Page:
Coffee is not just a drug to make us good worker bees. It’s a pleasure.

My wife surprised me with an espresso maker for Valentine’s Day. It is not one of those $1,000 machines where you press a button and wait for the coffee to stream robotically into a demitasse. This is a manual job. You must grind your own beans. You must first warm the water to two distinct temperatures. To pull an espresso, you must use your entire arm, ensuring that you apply the proper amount of pressure.

You may be groaning, but here’s the deal: This toy makes me ridiculously happy. I’m looking forwards to using it as a result of its meticulous preparation, not in spite of it. The procedure appeals to a part of my brain that is fascinated by math, ratios, and everything mechanical. The best part is that I am rewarded for my efforts: I receive a frothy shot of espresso that is slightly sweet, slightly acidic, and slightly caffeinated.

McDonald’s did not simply shut down 850 locations in Russia. It effectively halted a 30-year investment.

My point here is not that you should go from being a coffee novice to a full-fledged coffee geek in less than 24 hours. My wish is that you reconsider your relationship with coffee, regardless of how you take it — hand-cranked espresso, pour-over, automated drip, Starbucks latte, or viscous diner mud. For as long as I can remember, coffee has been viewed as little more than a drug used to accomplish a specific task: to awaken us, to focus our thinking, and to make us more productive cogs in the capitalist machine.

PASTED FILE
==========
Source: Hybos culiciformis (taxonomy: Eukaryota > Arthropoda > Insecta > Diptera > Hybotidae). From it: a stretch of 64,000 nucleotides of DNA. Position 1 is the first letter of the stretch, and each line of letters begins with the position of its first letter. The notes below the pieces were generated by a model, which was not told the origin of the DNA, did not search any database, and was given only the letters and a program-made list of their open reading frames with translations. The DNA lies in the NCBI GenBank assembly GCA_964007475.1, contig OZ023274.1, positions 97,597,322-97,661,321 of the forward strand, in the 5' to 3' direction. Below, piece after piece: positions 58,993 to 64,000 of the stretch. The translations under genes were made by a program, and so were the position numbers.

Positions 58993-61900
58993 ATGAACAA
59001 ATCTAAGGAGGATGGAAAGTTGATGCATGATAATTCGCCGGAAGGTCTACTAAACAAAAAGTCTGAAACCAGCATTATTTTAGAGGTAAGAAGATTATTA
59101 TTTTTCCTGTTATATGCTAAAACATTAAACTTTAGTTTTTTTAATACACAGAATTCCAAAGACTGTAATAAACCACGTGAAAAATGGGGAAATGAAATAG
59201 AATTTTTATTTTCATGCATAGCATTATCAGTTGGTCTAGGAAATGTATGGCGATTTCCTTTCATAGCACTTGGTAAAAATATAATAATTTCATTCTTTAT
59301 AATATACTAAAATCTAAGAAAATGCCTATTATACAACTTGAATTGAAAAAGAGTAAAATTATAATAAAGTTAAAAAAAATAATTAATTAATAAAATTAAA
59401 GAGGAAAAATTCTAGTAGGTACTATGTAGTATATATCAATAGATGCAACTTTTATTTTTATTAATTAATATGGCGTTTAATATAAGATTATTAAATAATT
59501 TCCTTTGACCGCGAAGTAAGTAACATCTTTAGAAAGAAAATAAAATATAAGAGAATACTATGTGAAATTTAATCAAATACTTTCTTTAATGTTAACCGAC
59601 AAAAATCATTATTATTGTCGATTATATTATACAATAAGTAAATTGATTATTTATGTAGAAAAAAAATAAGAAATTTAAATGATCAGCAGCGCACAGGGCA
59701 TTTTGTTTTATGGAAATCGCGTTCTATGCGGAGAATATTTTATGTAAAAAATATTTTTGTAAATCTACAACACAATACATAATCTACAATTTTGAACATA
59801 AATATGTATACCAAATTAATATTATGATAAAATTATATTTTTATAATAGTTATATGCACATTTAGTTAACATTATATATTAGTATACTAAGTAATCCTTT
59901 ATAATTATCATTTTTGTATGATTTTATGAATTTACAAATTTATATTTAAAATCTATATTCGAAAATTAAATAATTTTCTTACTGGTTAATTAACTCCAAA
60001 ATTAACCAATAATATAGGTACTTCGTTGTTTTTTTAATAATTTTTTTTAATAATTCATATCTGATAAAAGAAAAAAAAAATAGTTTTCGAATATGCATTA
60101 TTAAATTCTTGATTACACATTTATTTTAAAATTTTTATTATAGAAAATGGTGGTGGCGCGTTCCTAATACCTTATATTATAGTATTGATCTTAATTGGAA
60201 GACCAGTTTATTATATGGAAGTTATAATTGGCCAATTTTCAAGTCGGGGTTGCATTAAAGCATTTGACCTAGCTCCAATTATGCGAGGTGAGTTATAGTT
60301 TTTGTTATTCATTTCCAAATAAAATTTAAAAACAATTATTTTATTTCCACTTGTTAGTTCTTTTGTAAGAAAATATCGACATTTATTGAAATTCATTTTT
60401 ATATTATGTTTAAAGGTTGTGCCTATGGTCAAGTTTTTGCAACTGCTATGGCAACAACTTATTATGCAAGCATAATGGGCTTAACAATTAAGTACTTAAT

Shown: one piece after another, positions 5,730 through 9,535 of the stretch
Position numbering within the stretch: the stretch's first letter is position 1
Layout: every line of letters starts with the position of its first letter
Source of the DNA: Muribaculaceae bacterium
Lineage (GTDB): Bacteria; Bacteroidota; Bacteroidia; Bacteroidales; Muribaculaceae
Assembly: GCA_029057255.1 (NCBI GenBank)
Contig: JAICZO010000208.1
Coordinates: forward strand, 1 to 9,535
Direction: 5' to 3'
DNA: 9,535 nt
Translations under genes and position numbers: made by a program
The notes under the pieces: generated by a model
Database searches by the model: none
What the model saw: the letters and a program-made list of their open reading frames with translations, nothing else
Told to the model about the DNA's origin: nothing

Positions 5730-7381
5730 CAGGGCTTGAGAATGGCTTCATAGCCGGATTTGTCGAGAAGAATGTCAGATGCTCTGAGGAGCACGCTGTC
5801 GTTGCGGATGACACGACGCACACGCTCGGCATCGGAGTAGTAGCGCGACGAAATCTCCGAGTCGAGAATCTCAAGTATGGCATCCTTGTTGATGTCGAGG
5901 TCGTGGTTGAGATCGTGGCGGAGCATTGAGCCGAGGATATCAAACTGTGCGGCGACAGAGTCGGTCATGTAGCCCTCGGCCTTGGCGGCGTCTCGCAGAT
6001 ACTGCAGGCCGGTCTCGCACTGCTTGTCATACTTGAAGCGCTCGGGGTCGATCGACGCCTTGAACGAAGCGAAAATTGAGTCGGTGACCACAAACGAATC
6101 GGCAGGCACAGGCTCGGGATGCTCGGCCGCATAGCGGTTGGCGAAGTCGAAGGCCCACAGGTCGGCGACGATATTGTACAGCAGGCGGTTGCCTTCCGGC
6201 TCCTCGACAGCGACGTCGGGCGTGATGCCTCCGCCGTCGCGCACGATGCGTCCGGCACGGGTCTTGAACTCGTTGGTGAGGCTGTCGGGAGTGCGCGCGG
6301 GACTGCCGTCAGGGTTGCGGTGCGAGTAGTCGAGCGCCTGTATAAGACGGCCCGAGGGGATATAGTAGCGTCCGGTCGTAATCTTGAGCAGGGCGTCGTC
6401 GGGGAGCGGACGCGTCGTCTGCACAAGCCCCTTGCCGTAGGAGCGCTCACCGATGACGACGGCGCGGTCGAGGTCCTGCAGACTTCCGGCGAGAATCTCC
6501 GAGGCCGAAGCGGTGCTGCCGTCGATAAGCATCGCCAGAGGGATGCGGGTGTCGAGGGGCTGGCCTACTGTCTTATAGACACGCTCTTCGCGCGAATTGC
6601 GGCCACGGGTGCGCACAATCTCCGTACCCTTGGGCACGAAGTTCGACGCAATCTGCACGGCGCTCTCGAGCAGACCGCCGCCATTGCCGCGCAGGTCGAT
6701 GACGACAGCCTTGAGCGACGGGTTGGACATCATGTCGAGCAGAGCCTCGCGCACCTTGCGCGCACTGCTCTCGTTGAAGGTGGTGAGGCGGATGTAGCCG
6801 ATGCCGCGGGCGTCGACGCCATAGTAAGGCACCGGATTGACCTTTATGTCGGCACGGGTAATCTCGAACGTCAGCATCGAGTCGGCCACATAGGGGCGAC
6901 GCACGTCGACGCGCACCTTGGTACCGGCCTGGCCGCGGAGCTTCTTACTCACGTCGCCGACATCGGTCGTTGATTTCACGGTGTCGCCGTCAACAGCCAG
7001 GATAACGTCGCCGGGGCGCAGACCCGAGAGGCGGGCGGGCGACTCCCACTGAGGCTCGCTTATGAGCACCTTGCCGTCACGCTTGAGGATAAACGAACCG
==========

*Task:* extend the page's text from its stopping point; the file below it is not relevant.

My hope is that, on a lazy Sunday morning when you’re not doom-scrolling on your phone, you can consider coffee as a pleasure unrelated to its ability to “reassemble your ego” following a full night’s sleep, as author Michael Pollan poetically puts it.

Of course, coffee is a drug, the most popular on the planet, as Pollan explained (and read) in his 2020 audiobook, “Caffeine.” However, alcohol is also a drug, and we do not use it solely as a social lubricant or a stress reliever, despite the fact that these are two of the primary reasons we consume beer, wine, and spirits. Even our language around coffee and alcohol is instructive: We inject caffeine into ourselves during “coffee breaks” to ensure that we can continue working uninterruptedly throughout our workdays. We drink beer during “happy hours” to distract ourselves from our workdays. We toast with champagne. To study, we brew coffee.

According to Michael Pollan, caffeine has been a boon to civilisation. However, it has come at a price.

The dichotomy between fun and no fun with alcohol and coffee, it appears, did not occur by chance. The ruling and managerial classes have had a love/hate relationship with coffee and tea over the centuries, depending on their agendas. Coffee was feared by monarchs because it drew commoners together to discuss the day’s events. Coffee’s ability to foster community and, potentially, foment dissent was recognised by rulers.

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